Master Data

Master Data Management (MDM) is a way of keeping your data accurate.

I’ve spoken about MDM at companies, technology groups, business groups, database groups, conferences, college classes, and more.

Here’s the general overview that I typically give (download the PowerPoint file).


“Too much information is driving me insane.” (Too Much Information, The Police, 1981)

“Two men say they’re Jesus. One of them must be wrong.” (Industrial Disease, Dire Straits, 1982)

“A man with one watch always knows what time it is. A man with two watches is never sure.” (San Diego Union, Lee Segall, 9/30/1930)

To master your data, take these steps:

  • look at each record of incoming data
  • standardize the formatting (phone numbers, addresses, etc.)
  • validate that it is allowable in your system (sure, 1/1/1900 is a real birthdate, but is it really the date that you made a sale?)
  • have a human being look through the edge cases (this John Smith might be the same as that other John Smith)
  • integrate the good/new/updated record into your master
  • communicate the update/entry to any systems that are interested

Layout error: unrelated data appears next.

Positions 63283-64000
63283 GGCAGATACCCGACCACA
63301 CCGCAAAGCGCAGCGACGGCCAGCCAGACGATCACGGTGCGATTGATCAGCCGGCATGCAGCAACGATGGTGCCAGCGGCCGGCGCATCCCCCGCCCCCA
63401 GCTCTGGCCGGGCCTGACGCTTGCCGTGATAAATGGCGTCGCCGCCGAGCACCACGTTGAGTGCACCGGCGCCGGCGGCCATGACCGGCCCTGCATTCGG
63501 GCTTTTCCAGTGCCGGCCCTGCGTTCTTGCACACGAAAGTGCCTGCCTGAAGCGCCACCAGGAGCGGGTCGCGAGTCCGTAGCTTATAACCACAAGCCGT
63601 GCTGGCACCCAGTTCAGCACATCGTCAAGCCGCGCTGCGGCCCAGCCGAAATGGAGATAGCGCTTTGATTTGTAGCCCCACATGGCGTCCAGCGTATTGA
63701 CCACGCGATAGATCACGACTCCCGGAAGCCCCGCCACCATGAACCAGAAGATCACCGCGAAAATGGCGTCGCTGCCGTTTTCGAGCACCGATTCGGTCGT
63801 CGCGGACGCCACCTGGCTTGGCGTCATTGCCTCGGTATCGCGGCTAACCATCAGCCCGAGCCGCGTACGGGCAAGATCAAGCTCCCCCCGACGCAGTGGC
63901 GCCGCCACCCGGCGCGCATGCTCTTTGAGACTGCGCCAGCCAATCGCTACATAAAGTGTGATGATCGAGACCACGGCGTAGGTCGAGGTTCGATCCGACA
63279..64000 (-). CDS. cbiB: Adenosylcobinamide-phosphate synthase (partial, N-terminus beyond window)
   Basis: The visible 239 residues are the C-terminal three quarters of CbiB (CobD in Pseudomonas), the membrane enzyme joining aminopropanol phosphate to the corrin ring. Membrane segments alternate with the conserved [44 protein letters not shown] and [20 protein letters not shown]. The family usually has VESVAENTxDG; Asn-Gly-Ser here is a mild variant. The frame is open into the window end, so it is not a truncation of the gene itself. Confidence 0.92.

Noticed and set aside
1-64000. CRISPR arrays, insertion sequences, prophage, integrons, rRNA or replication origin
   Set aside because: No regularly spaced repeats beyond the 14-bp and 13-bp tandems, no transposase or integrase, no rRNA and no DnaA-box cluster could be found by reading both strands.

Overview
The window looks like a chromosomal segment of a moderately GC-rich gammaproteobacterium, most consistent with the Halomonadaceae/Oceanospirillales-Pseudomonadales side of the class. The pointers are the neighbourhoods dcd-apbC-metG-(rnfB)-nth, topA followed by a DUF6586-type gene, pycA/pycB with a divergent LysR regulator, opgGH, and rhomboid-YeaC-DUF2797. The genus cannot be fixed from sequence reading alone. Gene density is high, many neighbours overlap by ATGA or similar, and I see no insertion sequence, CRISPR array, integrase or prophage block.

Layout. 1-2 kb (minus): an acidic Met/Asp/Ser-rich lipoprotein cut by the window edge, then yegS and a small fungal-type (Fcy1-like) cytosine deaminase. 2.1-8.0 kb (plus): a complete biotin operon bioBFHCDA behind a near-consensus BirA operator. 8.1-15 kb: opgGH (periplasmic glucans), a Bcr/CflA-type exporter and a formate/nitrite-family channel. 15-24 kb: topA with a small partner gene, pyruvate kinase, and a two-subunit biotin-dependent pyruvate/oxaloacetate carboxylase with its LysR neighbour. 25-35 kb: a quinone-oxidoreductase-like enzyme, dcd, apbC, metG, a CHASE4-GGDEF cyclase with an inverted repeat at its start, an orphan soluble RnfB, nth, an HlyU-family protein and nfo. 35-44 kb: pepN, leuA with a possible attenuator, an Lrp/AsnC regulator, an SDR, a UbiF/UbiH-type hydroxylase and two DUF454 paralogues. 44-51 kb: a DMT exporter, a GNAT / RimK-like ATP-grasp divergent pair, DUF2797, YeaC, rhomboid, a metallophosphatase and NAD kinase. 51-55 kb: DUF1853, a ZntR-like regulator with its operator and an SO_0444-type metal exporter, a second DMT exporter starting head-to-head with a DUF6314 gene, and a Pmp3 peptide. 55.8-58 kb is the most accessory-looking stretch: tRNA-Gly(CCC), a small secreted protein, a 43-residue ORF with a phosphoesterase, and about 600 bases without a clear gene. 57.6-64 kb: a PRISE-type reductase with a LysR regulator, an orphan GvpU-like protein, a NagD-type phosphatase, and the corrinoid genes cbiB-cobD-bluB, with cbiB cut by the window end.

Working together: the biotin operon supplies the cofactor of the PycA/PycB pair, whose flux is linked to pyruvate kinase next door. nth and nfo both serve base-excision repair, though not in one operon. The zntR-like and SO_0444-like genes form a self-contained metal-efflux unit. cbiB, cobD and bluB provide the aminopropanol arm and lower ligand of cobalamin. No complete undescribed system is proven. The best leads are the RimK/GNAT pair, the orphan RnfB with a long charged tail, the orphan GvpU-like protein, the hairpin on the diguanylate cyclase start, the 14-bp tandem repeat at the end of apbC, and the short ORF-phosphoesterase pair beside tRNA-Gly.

When this is done, it opens up many possibilities for improvement.

When you know that your data is correct, you can:

  • govern it (lock down who can add/change data, and make it adhere to your own rules)
  • synchronize it (keep all your systems in tune with each other)
  • centralize it (set up a single master ID that keeps pointers to other systems and IDs)
  • log it (see how and when data changed, and which system and person did it)
  • analyze it (for meaningful results)
  • mine it (for unexpected insights)
  • act on it (make faster and better decisions)
  • enrich it (roll in data from outside sources like the Better Business Bureau, US Census Bureau, and others)
  • adapt it (if you acquire a new company, merging their data with your becomes much more manageable)
  • scale it (if you need to process 100x more information, it becomes a matter of adding new hardware as needed)


Once it’s all running smoothly, you could also:

  • improve retention by finding existing customers who feel ignored
  • prevent fraud by comparing new data with old, according to patterns that you expect
  • minimize returned mail and packages by ensuring that addresses are accurate
  • identify your best customers (least effort, most profit = cash cows) and keep them happier
  • find mismatched data (do John Sr, John Jr, and John III all live at the same address? separate them)
  • absorb new sources and new types of data easily
  • stop wasting time with yoyos (customers who come and go and come and go)
  • find the key influencers in your network of customers and leads
  • grab the low-hanging fruit (least effort, big payoff)

Download the slides here